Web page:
Physical examination showed a  cm supraglottic mass with extension to the pharynx. Direct laryngoscopy revealed a hypopharyngeal mass with normal epithelium, while the movement of true vocal cords could not be assessed. The physical examination of other organs was otherwise normal. The fine needle aspiration (FNA) cytology from the right neck laryngeal mass showed hypercellular smears composed of some dissociated atypical cells with large pleomorphic nuclei and high nucleus-to-cytoplasm (N/C) ratio mixed with acute inflammatory cells in a necrotic background. Reactive lymphoid tissue lined by partially atrophied squamous epithelium was reported in addition to some atypical large lymphocytes invading epithelium, suggesting lymphoepithelial lesion with extensive necrosis. Figure 1 shows the stroboscopic view of the lesion and cervical CT-scan of the laryngeal mass is shown in Figures 2(a)2(c). The incisional biopsy of the right cervical mass was done with a macroscopic feature of a creamy soft tissue. Sections showed neoplastic tissue composed of large mononuclear and few multinuclear cells sheets admixed with eosinophils, which infiltrated muscle bundles on microscopic evaluations. Tumor cells had irregular nuclei with prominent grooves, folds, and inconspicuous nucleoli. Figure 3 shows the histological view of the laryngeal lesion. The diagnosis was suggested to be LCH (histiocytosis X). The tumor markers CD1a and S100 were positive in the immunohistochemical (IHC) staining. Based on the clinical and cytomorphological findings, a diagnosis of laryngeal LCH was made for the patient. In order to rule out the other potentially involved sites, a whole body bone scan and a chest CT-scan were done for the patient, which were both negative for an extra involvement site. Although surgical excision is considered as the standard treatment, anticipated morbidity, due to extensive surgical procedure of laryngopharyngectomy, convinced us to choose low-dose radiation. The patient had 10 sessions of cervical radiotherapy with a dose of 2000 cGy at each session. This protocol was well tolerated with a good response to treatment (Figures 2(d)2(f)).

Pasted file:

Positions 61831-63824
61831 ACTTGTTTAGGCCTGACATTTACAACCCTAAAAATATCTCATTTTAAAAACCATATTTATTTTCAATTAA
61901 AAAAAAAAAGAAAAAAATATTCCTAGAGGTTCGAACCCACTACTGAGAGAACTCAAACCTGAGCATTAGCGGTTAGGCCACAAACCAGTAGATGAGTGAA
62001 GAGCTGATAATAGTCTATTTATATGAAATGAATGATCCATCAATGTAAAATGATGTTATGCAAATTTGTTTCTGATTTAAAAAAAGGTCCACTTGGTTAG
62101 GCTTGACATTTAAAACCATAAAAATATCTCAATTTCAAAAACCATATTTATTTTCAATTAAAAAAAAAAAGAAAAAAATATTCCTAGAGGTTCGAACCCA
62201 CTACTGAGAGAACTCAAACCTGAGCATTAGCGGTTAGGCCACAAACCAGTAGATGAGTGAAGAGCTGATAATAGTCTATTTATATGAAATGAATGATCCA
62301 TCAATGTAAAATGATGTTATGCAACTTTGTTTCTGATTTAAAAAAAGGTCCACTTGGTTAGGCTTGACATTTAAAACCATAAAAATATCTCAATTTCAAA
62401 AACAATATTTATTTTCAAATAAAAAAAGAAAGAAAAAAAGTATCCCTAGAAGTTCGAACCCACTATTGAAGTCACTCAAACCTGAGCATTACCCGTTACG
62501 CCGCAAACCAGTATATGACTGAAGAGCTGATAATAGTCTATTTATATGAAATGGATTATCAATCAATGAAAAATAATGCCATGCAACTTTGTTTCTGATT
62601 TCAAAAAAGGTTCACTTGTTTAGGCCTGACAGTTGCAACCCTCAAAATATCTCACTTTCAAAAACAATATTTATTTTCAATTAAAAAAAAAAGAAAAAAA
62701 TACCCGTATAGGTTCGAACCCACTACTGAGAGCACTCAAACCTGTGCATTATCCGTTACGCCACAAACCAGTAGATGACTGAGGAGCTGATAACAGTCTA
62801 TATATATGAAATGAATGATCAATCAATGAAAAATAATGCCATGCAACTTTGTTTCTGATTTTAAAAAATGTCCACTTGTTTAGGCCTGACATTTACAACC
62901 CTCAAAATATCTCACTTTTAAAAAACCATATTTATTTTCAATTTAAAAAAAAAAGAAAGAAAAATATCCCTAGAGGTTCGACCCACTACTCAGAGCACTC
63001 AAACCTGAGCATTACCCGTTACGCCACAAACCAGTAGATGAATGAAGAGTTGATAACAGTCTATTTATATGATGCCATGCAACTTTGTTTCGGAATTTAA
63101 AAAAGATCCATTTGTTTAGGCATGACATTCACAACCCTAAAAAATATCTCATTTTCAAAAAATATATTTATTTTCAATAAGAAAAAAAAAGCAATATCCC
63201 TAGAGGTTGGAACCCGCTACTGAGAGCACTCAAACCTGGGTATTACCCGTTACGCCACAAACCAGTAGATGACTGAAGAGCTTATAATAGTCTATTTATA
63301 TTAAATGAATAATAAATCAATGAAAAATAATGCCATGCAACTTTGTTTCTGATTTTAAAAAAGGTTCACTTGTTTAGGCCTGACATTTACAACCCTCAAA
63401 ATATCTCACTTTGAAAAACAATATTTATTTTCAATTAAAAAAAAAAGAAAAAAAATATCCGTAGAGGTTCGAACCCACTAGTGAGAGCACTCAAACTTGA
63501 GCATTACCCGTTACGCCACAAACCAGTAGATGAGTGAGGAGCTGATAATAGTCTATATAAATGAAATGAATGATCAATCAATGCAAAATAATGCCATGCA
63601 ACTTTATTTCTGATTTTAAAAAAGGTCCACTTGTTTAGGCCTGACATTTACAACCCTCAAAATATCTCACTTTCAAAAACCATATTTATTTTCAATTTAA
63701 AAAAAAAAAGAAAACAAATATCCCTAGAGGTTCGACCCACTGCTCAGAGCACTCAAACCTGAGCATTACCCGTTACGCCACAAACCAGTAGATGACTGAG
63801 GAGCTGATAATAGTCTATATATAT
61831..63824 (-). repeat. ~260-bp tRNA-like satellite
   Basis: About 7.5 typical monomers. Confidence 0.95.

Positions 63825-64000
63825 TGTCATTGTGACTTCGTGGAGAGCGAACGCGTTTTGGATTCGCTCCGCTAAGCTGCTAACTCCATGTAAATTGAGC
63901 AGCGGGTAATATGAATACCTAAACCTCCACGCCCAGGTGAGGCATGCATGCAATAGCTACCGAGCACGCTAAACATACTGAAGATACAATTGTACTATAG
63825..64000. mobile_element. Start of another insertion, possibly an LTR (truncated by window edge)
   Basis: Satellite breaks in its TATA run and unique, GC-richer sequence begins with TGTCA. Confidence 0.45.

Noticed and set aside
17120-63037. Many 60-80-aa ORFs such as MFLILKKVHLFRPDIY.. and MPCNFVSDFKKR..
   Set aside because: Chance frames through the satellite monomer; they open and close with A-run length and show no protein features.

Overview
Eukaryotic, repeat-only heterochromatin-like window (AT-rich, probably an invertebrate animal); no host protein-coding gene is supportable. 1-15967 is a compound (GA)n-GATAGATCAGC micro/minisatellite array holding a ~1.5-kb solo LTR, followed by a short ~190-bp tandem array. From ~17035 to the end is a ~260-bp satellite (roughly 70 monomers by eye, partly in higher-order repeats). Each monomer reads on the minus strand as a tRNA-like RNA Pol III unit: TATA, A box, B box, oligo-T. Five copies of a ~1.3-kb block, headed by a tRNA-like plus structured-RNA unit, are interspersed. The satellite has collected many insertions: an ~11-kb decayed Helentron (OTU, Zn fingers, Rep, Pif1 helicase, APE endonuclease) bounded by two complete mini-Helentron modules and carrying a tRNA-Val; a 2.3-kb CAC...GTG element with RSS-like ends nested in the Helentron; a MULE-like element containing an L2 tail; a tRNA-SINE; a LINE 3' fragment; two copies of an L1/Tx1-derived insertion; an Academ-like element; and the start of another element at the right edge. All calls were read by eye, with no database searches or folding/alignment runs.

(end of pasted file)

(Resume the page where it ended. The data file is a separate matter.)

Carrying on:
Figure 1: The stroboscopic view of the laryngeal lesion before (upper row: (a), (b)) and after (lower row: (c), (d)) radiotherapy.
Figure 2: Cervical CT-scan of the laryngeal mass before (upper row: (a), (b), and (c)) and after (lower row: (d), (e), and (f)) radiotherapy.
Figure 3: Histological view of the laryngeal lesion (magnification: (a) ×10, (b) ×100, and (c) ×1000).

3. Discussion

LCH is a rare disease that occurs mainly in children, and males are more often affected than females [4]. The clinical presentation of LCH is highly variable in relation to the patient’s age and includes swelling (64%), pain (9%), or both (18%). The skull (61%) and the orbit (24%) are the most common location for isolated bone lesions in the head and neck region [5]. Definitive diagnosis depends on the identification of characteristic IHC or ultrastructural features of the biopsy specimen [6].